Five decades is a long time to be in one career, but veteran newsman Mal Walden found that the media world was the one for him when he was just 17.
Retiring from the Channel 10 news desk in 2013, 73-year-old Mal has just written a book called The Newsman: 60 Years of Television, where he reflects on his long career.
The genial news host of Channel Seven and then Channel 10 began his career in radio as a 17-year-old, after leaving Mentone Grammar and applying for a job as a cadet broadcaster at 3YB in Warrnambool, in south-west Victoria.
Mal’s first big break in TV journalism was connected with The Salvation Army, on Christmas Day 1974—the day Cyclone Tracy struck Darwin.
‘I was a cadet journalist and had spent Christmas morning with The Salvation Army in Melbourne recording a story of how they were helping the underprivileged and homeless celebrate Christmas. On my return to HSV7 I was told to pack a bag and prepare to fly to Darwin,’ Mal tells Warcry.
‘I was struggling to impress my news director and his final words were, “Don’t let me down, this is your last chance, this will make you or break you, son”.’
As history was to prove, it was the making of Mal Walden, newsman.
‘I was the first to file a story from cyclone-devastated Darwin. One of the most amazing moments was meeting up with the same Salvation Army staff I had encountered in Melbourne the previous day—those guys really moved fast in a crisis’, Mal recalls.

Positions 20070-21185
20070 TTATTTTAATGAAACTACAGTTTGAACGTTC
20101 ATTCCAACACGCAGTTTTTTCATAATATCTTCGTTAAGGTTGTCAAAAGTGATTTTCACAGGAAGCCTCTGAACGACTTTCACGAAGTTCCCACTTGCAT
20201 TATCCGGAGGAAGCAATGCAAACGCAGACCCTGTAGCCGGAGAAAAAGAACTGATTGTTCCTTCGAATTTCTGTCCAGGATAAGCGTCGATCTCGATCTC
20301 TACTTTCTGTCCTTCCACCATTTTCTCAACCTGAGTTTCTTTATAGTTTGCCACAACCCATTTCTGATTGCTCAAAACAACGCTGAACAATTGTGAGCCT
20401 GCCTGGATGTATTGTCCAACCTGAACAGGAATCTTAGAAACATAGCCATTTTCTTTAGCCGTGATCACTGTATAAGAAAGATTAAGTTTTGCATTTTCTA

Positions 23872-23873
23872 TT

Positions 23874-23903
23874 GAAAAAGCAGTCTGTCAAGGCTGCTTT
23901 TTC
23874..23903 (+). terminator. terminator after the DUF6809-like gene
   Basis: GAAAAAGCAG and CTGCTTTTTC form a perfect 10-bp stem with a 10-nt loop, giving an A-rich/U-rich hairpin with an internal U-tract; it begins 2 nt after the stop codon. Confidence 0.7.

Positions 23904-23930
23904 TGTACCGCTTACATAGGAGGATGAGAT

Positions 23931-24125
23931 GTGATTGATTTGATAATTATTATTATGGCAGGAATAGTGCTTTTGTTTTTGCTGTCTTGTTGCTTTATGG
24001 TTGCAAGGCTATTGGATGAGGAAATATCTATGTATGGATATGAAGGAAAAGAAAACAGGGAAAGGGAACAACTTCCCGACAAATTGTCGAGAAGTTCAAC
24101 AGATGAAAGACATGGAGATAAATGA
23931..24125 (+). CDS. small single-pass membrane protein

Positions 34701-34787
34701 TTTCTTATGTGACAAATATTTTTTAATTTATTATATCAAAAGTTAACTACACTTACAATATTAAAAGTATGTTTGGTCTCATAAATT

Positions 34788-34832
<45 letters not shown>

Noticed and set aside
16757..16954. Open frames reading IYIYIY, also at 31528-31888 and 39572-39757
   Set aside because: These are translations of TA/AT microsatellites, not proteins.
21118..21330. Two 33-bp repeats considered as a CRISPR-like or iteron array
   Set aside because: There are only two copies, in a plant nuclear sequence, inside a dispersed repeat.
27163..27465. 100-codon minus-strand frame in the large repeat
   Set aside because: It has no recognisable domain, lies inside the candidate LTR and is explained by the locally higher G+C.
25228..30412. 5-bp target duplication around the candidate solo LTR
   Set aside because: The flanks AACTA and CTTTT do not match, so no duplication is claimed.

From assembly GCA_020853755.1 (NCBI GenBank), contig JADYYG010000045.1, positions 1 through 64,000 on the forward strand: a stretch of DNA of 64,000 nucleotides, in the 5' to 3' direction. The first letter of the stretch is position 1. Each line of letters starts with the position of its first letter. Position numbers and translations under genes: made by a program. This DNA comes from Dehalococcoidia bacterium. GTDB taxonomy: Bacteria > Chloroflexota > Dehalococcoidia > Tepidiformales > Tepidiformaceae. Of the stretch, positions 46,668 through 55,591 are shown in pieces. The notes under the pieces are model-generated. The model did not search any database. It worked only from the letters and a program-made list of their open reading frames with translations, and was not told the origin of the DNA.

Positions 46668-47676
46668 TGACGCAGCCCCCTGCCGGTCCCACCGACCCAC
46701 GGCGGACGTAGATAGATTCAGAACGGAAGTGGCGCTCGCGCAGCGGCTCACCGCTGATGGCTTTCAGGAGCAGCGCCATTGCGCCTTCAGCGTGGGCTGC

While this was a definite career breakthrough moment for Mal, in his book he doesn’t shy away from the low points and difficult stories in his long career. Recalling the death of his colleagues, the Balibo Five, in Indonesia was one of them; another included a helicopter crash near the Victorian town of Lang Lang in the early 1980s, which killed four of his colleagues.
Then there was the personal loss of close former colleague, newsreader Brian Naylor, in the Black Saturday bushfires.
But sometimes good things can flower from tragedy. Some readers may remember the case of eight-year-old Eloise Worledge, who was abducted from the bedroom of her Beaumaris home in 1976, and Mal was sent to interview her distraught mother, Patsy.
‘From the moment I met Patsy Worledge we formed a friendship that continues to this day. She spoke of her close friend Pauline who was offering her such loving support—that was the same Pauline who was hired months later as secretary to my news boss,’ Mal says.
‘Several years later Pauline became my wife, and today Patsy Worledge is godmother to our daughter Sarah.’
Mal is clear about the elements that led to his longevity in a volatile career.
‘Being in the right place at the right time; it’s not what you know but who you know; and having had a good Christian upbringing by very loving parents,’ he said.
The Bible says that ‘a faithful witness tells the truth’ (Proverbs chapter 12, verse 17), and, as the newsman we welcomed into our lounge rooms, Mal Walden has always endeavoured to do just that.
The Newsman: Sixty Years of Television, RRP $34.99, published by Angus